[REVIEW] : A magic gesture to transfer images from an iPhone to a Mac (without AirDrop)

Certain functions of our modern computers and smartphones can sometimes look like magic, and it is precisely this kind of sleight of hand that is currently making the buzz. A video shared on TikTok by a former Apple employee shows his surprise when he discovered a way to instantly send images between his various brand devices.

Simply display the image in question on your iPhone and pinch with three fingers. On your Mac, do the reverse gesture (spread three fingers apart) in a text editor like Notes, Messages, or email, and you’re done. It works both in reverse as well as with an iPad. Of course, there are a few conditions that must be met beforehand. Devices (Mac, iPhone, iPad) must be connected with the same iCloud account, and Bluetooth and Wi-Fi must be activated, as well as the Handoff function on the source and destination devices.

A function that has gone largely unnoticed for three years

This magic trick relies on Universal Clipboard, a feature added in 2019. Its use for transferring text was well known, but given the buzz created, it seems most users were unaware that it was possible. to use it with images. The three-finger gestures simply correspond to the copy and paste functions.

For Macs without a touchscreen, it seems to be possible to paste the image with the three-finger gesture on the touchpad, but not to copy it. It will therefore suffice to use the “Command and C” keyboard shortcut, or to go through the “Edit” menu. The trick is not limited to texts and images, and can also transfer files.

Apple Silicon : a transition to the M2 chip still full of mysteries

The Mac Studio announcement marked Apple’s Spring Keynote. After years of preparation, this launch is a milestone in the Mac’s journey.

Today, many questions remain, including that of knowing what the sequel will look like.

The Mystery Around Silicon Chips Revealed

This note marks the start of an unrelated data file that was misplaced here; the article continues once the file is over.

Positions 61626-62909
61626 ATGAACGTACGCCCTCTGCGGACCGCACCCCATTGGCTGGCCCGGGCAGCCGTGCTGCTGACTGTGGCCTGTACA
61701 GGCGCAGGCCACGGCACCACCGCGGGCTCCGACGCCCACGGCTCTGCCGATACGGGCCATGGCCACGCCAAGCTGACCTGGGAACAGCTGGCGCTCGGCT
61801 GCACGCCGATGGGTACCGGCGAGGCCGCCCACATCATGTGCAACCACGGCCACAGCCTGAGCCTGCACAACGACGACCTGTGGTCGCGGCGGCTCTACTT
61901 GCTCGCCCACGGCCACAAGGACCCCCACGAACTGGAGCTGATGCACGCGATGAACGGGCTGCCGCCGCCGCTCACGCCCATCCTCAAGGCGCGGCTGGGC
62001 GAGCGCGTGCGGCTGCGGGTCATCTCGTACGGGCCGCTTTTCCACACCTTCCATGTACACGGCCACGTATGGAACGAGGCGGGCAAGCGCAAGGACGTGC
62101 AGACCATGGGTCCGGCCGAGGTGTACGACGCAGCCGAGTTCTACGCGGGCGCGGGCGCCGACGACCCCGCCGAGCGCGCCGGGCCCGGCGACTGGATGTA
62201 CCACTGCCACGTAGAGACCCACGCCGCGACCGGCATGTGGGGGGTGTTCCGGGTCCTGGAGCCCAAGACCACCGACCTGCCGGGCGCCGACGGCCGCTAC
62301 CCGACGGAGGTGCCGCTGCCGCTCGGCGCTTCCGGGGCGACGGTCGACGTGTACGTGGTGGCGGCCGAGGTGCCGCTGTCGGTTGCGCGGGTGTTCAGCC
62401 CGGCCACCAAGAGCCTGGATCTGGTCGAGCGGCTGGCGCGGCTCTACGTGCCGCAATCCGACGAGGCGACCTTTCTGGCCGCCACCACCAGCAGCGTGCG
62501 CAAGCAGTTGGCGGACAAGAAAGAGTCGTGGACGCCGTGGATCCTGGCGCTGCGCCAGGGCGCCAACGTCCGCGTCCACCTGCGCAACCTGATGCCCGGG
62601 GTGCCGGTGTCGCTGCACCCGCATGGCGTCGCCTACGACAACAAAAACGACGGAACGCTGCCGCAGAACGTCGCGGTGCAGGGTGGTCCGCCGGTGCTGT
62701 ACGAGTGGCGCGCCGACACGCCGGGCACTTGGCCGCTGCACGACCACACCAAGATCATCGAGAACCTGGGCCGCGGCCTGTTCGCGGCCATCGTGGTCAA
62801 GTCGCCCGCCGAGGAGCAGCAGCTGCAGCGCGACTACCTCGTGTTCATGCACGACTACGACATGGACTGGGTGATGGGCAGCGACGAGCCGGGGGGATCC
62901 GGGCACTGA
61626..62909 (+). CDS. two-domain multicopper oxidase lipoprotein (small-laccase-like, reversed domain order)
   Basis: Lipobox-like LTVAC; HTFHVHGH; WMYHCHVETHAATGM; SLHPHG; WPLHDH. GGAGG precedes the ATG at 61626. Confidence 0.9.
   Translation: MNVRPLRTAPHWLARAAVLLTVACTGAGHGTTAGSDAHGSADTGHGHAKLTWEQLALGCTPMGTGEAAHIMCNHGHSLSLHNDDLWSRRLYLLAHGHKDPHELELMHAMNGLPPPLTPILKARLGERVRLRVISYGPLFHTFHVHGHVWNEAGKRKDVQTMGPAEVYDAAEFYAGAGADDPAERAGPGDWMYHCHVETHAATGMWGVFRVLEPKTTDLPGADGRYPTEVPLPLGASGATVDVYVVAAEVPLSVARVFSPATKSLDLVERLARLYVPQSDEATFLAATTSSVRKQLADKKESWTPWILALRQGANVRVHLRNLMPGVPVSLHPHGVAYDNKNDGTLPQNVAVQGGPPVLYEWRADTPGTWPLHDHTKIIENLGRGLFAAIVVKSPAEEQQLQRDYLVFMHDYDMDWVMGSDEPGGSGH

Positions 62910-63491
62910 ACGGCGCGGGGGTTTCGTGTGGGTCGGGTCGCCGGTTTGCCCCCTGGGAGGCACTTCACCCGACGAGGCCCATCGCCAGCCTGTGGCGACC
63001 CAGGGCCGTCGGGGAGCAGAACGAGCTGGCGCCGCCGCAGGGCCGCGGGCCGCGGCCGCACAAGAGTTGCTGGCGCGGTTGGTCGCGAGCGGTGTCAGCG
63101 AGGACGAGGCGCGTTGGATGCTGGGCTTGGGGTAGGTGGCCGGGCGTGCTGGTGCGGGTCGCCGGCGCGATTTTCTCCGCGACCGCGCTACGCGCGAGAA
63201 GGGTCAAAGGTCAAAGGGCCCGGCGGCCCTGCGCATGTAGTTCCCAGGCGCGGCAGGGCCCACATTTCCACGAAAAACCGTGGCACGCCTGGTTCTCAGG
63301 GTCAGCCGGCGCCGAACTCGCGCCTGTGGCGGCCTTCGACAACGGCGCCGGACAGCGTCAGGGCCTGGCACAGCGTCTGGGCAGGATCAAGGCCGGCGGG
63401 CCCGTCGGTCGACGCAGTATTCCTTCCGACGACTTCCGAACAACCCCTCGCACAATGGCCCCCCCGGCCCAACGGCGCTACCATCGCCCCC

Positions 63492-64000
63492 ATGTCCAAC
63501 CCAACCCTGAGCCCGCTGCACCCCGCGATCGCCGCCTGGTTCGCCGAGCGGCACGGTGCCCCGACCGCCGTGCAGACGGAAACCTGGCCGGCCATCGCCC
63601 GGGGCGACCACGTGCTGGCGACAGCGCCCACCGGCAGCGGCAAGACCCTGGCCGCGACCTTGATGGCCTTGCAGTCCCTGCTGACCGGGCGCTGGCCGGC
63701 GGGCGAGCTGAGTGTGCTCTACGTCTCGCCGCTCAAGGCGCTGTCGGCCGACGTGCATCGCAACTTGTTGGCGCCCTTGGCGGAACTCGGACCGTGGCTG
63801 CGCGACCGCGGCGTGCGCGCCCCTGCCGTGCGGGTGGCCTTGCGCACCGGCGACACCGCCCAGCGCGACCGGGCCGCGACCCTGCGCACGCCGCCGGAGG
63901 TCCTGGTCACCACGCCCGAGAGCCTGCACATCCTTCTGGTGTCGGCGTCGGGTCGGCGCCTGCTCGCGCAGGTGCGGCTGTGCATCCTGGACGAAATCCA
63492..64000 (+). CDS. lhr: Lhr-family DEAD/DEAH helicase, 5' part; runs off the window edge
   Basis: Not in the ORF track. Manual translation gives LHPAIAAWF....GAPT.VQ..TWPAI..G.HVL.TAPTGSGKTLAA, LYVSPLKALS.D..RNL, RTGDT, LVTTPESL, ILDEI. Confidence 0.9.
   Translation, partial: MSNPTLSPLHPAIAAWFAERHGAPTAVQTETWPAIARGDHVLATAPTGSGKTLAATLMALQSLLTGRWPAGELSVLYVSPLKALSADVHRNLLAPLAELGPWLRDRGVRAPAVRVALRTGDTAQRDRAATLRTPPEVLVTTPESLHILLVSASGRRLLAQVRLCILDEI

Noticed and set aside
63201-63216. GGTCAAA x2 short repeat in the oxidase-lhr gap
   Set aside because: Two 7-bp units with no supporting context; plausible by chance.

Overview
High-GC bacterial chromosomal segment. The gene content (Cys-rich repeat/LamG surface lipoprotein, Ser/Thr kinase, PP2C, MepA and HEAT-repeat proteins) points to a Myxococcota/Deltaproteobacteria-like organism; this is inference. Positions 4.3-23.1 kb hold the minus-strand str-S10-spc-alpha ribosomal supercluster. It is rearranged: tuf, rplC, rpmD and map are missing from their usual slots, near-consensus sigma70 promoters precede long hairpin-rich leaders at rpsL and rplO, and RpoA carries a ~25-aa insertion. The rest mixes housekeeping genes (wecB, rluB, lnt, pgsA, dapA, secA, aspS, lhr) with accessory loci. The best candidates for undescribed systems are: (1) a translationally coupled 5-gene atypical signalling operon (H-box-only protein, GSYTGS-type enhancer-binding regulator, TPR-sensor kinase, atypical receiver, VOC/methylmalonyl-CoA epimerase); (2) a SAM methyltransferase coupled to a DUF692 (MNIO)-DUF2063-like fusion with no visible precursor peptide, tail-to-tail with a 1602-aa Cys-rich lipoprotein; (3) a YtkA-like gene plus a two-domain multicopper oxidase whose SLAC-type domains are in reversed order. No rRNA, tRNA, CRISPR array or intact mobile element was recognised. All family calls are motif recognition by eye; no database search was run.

Before the transition to Apple’s Silicon was pronounced in June 2020, many of us were wondering how this new processor would work.

The first fear about Apple’s processors, designed for the iPhone and then beefed up for the iPad, was that they wouldn’t be able to meet the needs of Mac users, or at least Pro models.

Apple responded in the best way by rolling out the M1 Pro, M1 Max, and M1 Ultra chips. Then, it was with the arrival of the Mac M1s in the fall of 2020 that all doubts about high-end chips finally began to fade. And, finally, the release of the MacBook Pro in 2021 only sealed the deal.

The least we can say is that the Silicon processor from the Cupertino company has exceeded all expectations.

So now what will be the next step?

The M2 chip, pending

While we have a much better idea of ​​Apple’s Mac processor strategy than two years ago, it’s still very difficult to predict its trends. We assume that the M2 generation will largely resemble the M1, with a few differences.

Apple will undoubtedly seek to advance the performance and functionality of its devices, both at the high end and at the low end. And the mystery of the Mac Pro Silicon necessarily adds a string to its bow.

The M1 is breathtaking in its balance of speed and efficiency. An M2 will not be able to benefit from the same big improvements brought by the transition from Intel processors to Apple Silicon. However, a sharp 10-15% improvement in per-core speed would not be a surprise.

The M2 will not increase the number of processing cores offered by the base chip. Instead, he thinks Apple will increase the maximum number of GPU cores in the M2 to 10, which will deliver more substantial graphics results.